Over the last few years, the FTC has routinely punished businesses who are themselves hacking victims for allegedly failing to have “reasonable” data security measures in place – only there’s no way for a business to truly know beforehand what the FTC will consider “reasonable” measure until after it’s been hacked.

Because the FTC has never formally promulgated any data security standards, a business has no way of knowing whether it’s compliant until after it’s been hacked, had its data stolen, completed a costly FTC investigation, and an enforcement action has been filed against it. Then the FTC strong-arms the business into entering into so-called “settlement” agreements (or “consent orders”) that often give the FTC roving and unchecked authority for the next 20 years to conduct audits and impose penalties on the business – again, for violating non-existent data security standards.

The FTC’s approach to data security is particularly damning for small businesses, who often are compelled to divert their time and precious resources on lawyers and litigation, rather than on growing their businesses – and creating jobs.

Take the tale of LabMD, a Georgia-based cancer detection company, as just one example of how the mere allegation of inadequate data security can subject a business to years of expensive FTC investigations and reputational injury – which can derail a small business’s growth agenda, and cost jobs. The Atlanta Business Chronicle reported on this case and interviewed Michael Daugherty, LabMD’s founder and CEO:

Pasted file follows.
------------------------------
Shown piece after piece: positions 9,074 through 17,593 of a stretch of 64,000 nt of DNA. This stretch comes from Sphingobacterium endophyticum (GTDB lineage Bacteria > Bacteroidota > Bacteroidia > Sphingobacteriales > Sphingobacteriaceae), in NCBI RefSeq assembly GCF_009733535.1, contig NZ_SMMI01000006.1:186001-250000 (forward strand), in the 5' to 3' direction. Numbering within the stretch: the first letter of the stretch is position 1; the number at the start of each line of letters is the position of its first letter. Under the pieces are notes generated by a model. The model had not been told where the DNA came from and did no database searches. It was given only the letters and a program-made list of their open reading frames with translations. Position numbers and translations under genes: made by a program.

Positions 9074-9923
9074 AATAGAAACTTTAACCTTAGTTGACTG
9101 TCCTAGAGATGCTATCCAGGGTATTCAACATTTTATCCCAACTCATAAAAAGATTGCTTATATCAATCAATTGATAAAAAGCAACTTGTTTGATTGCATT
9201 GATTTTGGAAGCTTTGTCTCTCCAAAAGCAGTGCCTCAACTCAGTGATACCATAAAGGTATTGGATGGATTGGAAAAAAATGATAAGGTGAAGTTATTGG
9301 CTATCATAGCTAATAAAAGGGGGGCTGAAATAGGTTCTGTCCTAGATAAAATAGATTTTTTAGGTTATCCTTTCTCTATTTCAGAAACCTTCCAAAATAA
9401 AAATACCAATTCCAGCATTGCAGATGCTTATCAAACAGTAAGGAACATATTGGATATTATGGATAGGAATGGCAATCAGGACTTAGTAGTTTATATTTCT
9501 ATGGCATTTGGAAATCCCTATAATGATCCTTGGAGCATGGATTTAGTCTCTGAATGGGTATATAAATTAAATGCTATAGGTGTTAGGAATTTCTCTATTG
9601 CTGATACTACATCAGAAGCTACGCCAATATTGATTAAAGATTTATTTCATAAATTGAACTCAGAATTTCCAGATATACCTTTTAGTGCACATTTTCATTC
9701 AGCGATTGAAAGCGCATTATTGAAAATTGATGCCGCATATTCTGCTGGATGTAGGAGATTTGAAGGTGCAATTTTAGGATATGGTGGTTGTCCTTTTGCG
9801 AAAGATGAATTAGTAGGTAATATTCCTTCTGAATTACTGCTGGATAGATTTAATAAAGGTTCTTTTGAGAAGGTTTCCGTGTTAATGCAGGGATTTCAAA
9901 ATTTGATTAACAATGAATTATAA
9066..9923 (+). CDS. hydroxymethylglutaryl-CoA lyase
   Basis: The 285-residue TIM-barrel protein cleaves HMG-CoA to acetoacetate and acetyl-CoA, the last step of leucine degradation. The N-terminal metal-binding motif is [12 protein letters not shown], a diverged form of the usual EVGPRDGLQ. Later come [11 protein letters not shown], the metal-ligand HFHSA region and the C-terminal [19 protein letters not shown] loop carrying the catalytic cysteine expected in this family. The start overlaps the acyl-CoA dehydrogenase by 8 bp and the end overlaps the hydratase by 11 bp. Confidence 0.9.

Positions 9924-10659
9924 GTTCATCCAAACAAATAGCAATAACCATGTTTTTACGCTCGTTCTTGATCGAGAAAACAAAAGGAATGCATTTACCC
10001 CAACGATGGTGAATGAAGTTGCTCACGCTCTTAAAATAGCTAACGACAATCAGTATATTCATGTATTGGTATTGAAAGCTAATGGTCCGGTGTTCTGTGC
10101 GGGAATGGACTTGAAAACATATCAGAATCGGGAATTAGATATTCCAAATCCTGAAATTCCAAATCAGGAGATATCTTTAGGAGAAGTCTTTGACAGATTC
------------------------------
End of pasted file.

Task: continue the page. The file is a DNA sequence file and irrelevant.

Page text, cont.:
Daugherty contends his company is being unreasonably persecuted by the FTC. He said he’s already spent about $500,000 fighting the investigation.

“We are guilty until proven innocent to these people,” Daugherty said in a Sept. 5 interview with Atlanta Business Chronicle. “They are on a fishing expedition. We feel like they are beating up small business.”

“There’s no deception. There’s not been a breach,” he said.

Of course, the initial FTC investigation (which in this case has already cost LabMD half a million dollars) is just the tip of the iceberg. In reference to its investigation, the FTC told the Atlanta Business Chronicle that “[t]here is no allegation that anybody has done anything wrong.”

If that’s the type of treatment and expenses that small businesses can expect to incur even when the FTC claims “there is no allegation that anybody has done anything wrong,” then there is certainly something wrong with how the FTC is conducting its business.

Visit to read more about the FTC v. Wyndham Worldwide Corp, et al. lawsuit and the amicus brief  filed in support of the company by the National Chamber Litigation Center, the U.S. Chamber’s public policy law firm.


Originally published October 24, 2012. Reprinted by permission,, October 2012. Copyright© 2012, U.S. Chamber of Commerce.

~   ~   ~

Michael Daugherty is President & CEO of LabMD, an Atlanta-based clinical and anatomic medical laboratory with a national client base. Mike founded LabMD in 1996 after 14 years in surgical device sales with U.S. Surgical Corp. and Mentor Corporation.

Outside of LabMD, enjoys playing tennis, travel, and flying his Cirrus SR22 Turbo single engine aircraft.

Mike can be found:

Facebook * Twitter * LinkedIn * Pinterest

Google+ Michael J Daugherty

Read More

07 Sep Breaking News – Michael J Daugherty interviewed in the Atlanta Business Chronicle

I was interviewed by Amy Wenk, staff writer of the Atlanta Business Chronicle today.  They asked some interesting questions about the Federal Trade Commission and how they conduct themselves.

To see a full copy of this article, click to download .

For a link to see the preview on the Atlanta Business Chronicle, click HERE.

What are your thoughts on this?


Stay tuned for more news about this and my new book The Devil inside the Beltway:The Devil Inside the Beltway Cover

Read More